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The Art of Blacksmithing Hardcover – May 1995


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Product details

  • Hardcover: 448 pages
  • Publisher: Castle Books,US; Revised edition edition (May 1995)
  • Language: English
  • ISBN-10: 9780785803959
  • ISBN-13: 978-0785803959
  • ASIN: 0785803955
  • Product Dimensions: 20.9 x 14.6 x 3.9 cm
  • Average Customer Review: 4.0 out of 5 stars  See all reviews (10 customer reviews)
  • Amazon Bestsellers Rank: 371,966 in Books (See Top 100 in Books)

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Product Description

Synopsis

A close-up look at the historical craft of blacksmithing features more than five hundred illustrations that demonstrate how blacksmiths worked and how they created everything from knives to horsehoes to rifle barrels.

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Most Helpful Customer Reviews

2 of 2 people found the following review helpful By G. Cowley on 25 April 2011
Format: Hardcover Verified Purchase
The writer clearly has no - or very little - experience as a blacksmith. The style of instruction, for want of a better word, is simpy 'do this' or '... is then done using...' Had he actually done what he is writing about there would be more depth of instruction as well as tips of things to avoid doing. The historical parts are questionable too. Overall it seems that he has just gone to a few older reference books for his information, never a good idea for anything that claims to be useful for instruction.

If you want to understand how blacksmiths work, want to be instructed well and want the book to be clear, logical and progressive buy Peter Parkinson's 'The Artist Blacksmith.' Better still, get his DVDs. All are superb.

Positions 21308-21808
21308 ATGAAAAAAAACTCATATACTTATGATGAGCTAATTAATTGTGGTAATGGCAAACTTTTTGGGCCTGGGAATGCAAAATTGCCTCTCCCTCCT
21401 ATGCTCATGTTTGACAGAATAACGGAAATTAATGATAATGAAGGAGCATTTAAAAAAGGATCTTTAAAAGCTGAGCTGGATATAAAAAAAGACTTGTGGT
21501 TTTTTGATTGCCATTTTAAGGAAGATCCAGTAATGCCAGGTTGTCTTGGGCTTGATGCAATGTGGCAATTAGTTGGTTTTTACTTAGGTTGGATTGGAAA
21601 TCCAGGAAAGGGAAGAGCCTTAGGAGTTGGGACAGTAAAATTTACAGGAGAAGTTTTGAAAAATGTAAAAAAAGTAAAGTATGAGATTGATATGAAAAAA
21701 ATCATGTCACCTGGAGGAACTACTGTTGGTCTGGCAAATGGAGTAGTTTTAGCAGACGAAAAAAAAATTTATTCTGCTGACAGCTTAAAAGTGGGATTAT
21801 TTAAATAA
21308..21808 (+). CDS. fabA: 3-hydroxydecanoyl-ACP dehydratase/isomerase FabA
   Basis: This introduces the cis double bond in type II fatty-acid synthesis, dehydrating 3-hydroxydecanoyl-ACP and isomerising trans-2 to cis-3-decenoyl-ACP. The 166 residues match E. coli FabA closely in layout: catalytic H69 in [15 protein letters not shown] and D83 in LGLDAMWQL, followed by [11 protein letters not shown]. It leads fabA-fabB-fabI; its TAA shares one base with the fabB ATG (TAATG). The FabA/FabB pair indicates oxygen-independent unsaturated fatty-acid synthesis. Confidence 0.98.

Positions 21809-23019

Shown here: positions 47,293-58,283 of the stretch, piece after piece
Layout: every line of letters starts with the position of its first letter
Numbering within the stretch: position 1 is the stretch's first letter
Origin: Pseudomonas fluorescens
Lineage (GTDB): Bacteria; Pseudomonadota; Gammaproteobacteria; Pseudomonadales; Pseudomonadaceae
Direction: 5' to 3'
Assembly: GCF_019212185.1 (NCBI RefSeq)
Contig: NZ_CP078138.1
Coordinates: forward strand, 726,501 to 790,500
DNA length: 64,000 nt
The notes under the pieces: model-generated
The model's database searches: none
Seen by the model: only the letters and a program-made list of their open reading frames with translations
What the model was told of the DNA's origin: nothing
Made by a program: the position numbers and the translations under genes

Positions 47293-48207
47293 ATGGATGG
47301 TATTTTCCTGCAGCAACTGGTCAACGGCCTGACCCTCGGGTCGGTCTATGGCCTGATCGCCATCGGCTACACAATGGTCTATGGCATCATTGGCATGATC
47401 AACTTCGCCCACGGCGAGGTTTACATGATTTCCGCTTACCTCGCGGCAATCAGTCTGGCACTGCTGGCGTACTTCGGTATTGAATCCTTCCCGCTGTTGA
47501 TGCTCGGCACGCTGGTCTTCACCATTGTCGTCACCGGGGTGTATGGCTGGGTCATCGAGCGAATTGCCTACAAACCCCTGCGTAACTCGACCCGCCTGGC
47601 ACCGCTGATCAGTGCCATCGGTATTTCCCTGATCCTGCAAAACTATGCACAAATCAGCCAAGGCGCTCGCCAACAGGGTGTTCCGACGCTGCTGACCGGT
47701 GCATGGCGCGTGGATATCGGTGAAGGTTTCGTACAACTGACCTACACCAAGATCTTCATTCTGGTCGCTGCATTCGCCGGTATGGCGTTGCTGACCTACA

If you want a more historical perspective and to know exactly how everyday things were made by a smith, there are old books free online from the British Craft Council and similar organisations.
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9 of 11 people found the following review helpful By Deborah MacGillivray HALL OF FAMEVINE VOICE on 19 Nov 2003
Format: Hardcover
This is one of those works that gets overlooked, but is a must for writers aside for anyone wanting more information on metal working and smithing. I especially recommend this as a foundation for anyone wanting to know more about forges in the Middles Ages and a prep for understanding how swords and armour were made. This is a starting point, but also a wealth of information I have not found elsewhere.
Beaton's book starts with a discussion about the Blacksmith. Quickly moves on to the black metal. He discusses the set up of the Blacksmith shop, then into a more details coverage of his tools, tricks and techniques. Once he has that established he go into rich writing how how the metals are formed. Especially helpful, is the home utensils chapter, a back to basics that will be invaluable to writer. Also handled are iron decorations and winds up with weaponry.
This is a must for period writers. You cannot get a better study of this subject. It will add so much to your writings to fully understand the role of this very vital master of the trade who kept people safe and provided them with the means of defence, right down to the care of horses that were so valuable to a man's very life.
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Format: Hardcover Verified Purchase
This book was bought as it is considered a 'classic' in old style blacksmithing, whilst a text book and American to boot (not the usual English style?) it has been written by somebody who loves his subject and seems very knowledgeable in it! Additionally it is written in an easy to understand manner that makes you want to go out and start heating iron! But first some more research I think, mostly from this book!
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9 of 12 people found the following review helpful By A Customer on 12 Mar 1998
Format: Hardcover
Everything you need to know about the tools and techniques used by blacksmiths including blueprints and plans for numerous end products, how to set up a shop, build a forge, etc. Over 400 illustrations.
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10 of 15 people found the following review helpful By A Customer on 22 Jan 2002
Format: Hardcover
This is a "collector's guide" to forgework; an amateur's impressions from outside the craft. Much of the content is simply incorrect.
It's an interesting read, but only if you already know enough to see the errors.
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